8. Cut out four pieces of 4.25 x 3.75 inch decorative paper. They can be all the same or all different. Glue to the front and back covers, inside and out. If you want to decorate the front cover further with more embellishments you can. Burnish all well.

Glue decorative papers to front and back covers.
Glue decorative papers to front and back covers.

9. Cut out front and back pocket pieces, fold in tabs and tape in place with double-sided tape.

Add pockets to inside covers.
Add pockets to inside covers.

10. Cut out twelve pieces of 8.25 x 4.75 text-weight paper. Fold all in half and nest pages. Use paper cutter to trim the paper that sticks out.

11. Using template as a guide for placement, punch four holes in the front cover with an awl, needle tool or small hole punch, and four holes in the back. Push brads in holes.

12. Using template as a guide, punch small holes in spine of paper and album cover with awl or needle tool.

13. Cut off a piece of cord that is about 28″ long. Thread the cord onto a needle and poke into the top first hole from the outside in, leaving about 7″ of cord trailing.

13. Run cord through the rest of the holes according to this sequence – second hole inside to out, third hole outside to in, fourth and bottom hole inside to out, third hole outside to in, second hole inside to out, then tie off. Add beads to cord if you want.

You’re done!

Handmade Birding Journal

Cover of birding journal. Cover collage is made of found images, scrap papers and rubber stamped images from 7gypsies and Carolyn's Stamp Store.
Cover of birding journal. Cover collage is made of found images, scrap papers and rubber stamped images from 7gypsies and Carolyn’s Stamp Store.

Here is a great handmade gift idea for someone in your life that loves to watch birds. A blank journal like my sample provides places for notes, sketches, photos, memorabilia and more. Here is how to make one.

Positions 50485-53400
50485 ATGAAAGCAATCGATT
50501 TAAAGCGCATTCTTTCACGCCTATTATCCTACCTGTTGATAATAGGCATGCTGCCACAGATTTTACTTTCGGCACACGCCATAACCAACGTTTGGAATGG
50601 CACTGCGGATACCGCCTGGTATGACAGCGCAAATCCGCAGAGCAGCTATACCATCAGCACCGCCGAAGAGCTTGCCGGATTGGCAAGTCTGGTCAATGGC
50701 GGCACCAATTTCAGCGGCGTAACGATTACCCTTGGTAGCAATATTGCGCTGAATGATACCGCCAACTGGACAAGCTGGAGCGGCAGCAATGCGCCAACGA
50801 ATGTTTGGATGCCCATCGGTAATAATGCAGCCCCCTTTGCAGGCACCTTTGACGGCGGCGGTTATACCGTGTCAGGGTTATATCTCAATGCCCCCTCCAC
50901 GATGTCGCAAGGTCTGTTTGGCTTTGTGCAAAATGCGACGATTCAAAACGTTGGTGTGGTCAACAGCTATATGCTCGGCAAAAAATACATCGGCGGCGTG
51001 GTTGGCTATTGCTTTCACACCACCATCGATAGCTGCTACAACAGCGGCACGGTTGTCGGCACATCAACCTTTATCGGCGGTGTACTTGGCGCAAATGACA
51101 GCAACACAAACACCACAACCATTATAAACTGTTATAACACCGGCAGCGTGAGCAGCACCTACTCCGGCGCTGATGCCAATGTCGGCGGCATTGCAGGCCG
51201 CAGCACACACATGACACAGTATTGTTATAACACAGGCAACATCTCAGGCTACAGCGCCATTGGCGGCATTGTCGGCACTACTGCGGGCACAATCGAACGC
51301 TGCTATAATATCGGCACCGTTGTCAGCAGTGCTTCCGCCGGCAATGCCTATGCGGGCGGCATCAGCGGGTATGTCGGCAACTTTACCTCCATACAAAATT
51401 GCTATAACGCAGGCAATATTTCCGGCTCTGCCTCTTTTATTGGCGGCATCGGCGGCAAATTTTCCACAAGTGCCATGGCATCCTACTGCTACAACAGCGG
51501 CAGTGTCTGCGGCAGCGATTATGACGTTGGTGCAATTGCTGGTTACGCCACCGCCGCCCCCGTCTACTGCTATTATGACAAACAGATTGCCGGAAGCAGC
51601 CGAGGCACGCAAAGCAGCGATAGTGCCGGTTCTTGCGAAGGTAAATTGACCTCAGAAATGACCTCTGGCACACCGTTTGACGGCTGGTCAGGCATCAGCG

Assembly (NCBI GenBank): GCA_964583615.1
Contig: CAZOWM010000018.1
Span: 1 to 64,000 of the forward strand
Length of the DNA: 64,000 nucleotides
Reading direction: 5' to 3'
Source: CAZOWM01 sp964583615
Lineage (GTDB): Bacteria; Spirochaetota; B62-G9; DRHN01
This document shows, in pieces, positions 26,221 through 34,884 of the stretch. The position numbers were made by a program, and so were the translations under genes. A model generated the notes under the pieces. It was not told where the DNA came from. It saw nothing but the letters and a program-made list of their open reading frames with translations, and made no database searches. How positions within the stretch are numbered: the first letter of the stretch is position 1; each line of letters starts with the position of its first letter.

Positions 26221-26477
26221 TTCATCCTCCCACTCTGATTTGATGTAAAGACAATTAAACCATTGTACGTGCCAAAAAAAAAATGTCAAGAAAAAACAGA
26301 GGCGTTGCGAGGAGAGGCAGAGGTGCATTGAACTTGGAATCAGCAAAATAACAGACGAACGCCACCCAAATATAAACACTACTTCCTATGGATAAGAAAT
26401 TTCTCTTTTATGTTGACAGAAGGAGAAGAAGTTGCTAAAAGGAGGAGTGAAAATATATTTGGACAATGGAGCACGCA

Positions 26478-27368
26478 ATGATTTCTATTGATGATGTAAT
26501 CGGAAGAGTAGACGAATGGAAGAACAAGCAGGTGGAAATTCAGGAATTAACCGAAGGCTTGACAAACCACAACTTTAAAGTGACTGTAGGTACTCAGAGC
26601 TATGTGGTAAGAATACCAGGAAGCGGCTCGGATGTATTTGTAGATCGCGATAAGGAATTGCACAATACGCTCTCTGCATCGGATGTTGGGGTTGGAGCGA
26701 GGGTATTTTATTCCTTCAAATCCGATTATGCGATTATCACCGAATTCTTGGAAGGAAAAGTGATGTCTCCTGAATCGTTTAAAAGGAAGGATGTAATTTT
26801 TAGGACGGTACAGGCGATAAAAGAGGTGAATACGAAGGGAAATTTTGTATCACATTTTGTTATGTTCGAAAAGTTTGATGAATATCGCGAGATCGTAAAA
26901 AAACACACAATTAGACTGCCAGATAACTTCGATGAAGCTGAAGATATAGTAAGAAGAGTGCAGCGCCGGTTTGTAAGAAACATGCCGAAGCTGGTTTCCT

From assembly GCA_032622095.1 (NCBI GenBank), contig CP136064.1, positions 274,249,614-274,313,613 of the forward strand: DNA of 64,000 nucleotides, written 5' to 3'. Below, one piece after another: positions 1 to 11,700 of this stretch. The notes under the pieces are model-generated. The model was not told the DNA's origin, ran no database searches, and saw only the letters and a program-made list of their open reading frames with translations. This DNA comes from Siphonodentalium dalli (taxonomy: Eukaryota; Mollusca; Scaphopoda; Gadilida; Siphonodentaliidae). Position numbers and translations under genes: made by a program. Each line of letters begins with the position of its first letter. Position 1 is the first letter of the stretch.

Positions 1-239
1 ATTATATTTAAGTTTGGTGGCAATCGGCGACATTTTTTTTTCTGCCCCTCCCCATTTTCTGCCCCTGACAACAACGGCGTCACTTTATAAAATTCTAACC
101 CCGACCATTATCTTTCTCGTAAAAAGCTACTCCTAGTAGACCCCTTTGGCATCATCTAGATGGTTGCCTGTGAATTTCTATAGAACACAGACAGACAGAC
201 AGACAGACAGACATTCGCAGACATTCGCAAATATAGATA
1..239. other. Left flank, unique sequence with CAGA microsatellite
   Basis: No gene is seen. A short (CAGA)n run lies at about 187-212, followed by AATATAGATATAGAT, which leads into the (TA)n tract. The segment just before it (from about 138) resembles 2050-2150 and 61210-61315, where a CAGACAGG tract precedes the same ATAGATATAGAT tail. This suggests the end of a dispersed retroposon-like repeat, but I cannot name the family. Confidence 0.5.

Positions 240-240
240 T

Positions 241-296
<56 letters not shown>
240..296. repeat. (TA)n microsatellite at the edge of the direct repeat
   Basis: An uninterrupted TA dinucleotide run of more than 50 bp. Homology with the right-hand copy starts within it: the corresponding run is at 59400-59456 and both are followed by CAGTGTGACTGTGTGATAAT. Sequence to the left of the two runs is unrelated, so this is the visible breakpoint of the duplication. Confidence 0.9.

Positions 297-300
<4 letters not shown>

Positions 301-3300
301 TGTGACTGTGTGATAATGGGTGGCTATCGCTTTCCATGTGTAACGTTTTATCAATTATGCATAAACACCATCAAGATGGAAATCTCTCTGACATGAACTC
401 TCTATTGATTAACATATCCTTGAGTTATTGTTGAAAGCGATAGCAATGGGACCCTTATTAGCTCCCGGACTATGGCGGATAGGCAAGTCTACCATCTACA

First download my free template, Square 6×6 Journal. Print it out and use it as a guide.

Cut out two pieces of chipboard for covers. Make a collage of bird related images for the front cover. Cover edges of cover with decorative paper. Cover inside front cover, inside back cover and back cover with decorative paper.

To assemble front cover, cut out a piece of acetate and punch small holes. Punch small holes in front cover collage and attach to cover with brads. Make pockets and attach to both inside covers with double sided tape. Cut out a number of pieces of cardstock for inside pages. Embellish with brayered backgrounds, sponged backgrounds, decorative papers, Project Life cards and rubber stamps. Punch holes in all pages and covers and compile together with binding rings. Open rings and add new pages as needed.

Here are some sample page spreads to give you ideas for the interior pages.

A set of inside pages. On the left is a Project Life card and on the right are rubber stamps from 7gypsies and Carolyn's Stamp Store. Patterned papers are from 7gypsies.
A set of inside pages. On the left is a Project Life card and on the right are rubber stamps from 7gypsies and Carolyn’s Stamp Store. Patterned papers are from 7gypsies.
On the left is a cut-down Project Life card and on the right are rubber stamps from 7gypsies and Carolyn's Stamp Store. Patterned paper is from 7gypsies.
On the left is a cut-down Project Life card and on the right are rubber stamps from 7gypsies and Carolyn’s Stamp Store. Patterned paper is from 7gypsies.
On the left is a Project Life card and on the right are rubber stamps from 7gypsies and Carolyn's Stamp Store. Patterned paper is from 7gypsies.
On the left is a Project Life card and on the right are rubber stamps from 7gypsies and Carolyn’s Stamp Store. Patterned paper is from 7gypsies.
On the left is a Project Life card and on the right are rubber stamps from 7gypsies. Patterned paper is from 7gypsies.
On the left is a Project Life card and on the right are rubber stamps from 7gypsies. Patterned paper is from 7gypsies.
On these two pages patterned paper is from 7gypsies and rubber stamps are from 7gypsies and Carolyn's Stamp Store. The plain paper insert on the right is a piece of sketching paper - it's good for drawing a sketch and it's removable if you want to use watercolor or other media that is messy.
On these two pages patterned paper is from 7gypsies and rubber stamps are from 7gypsies and Carolyn’s Stamp Store. The plain paper insert on the right is a piece of sketching paper – it’s good for drawing a sketch and it’s removable if you want to use watercolor or other media that is messy.

Stamps: Small word stamps are from Carolyn’s Stamp Store, other stamps are from 7gypsies.

Here are links to other products you can use for this project:

Binding Rings

Long Fasteners (Brads)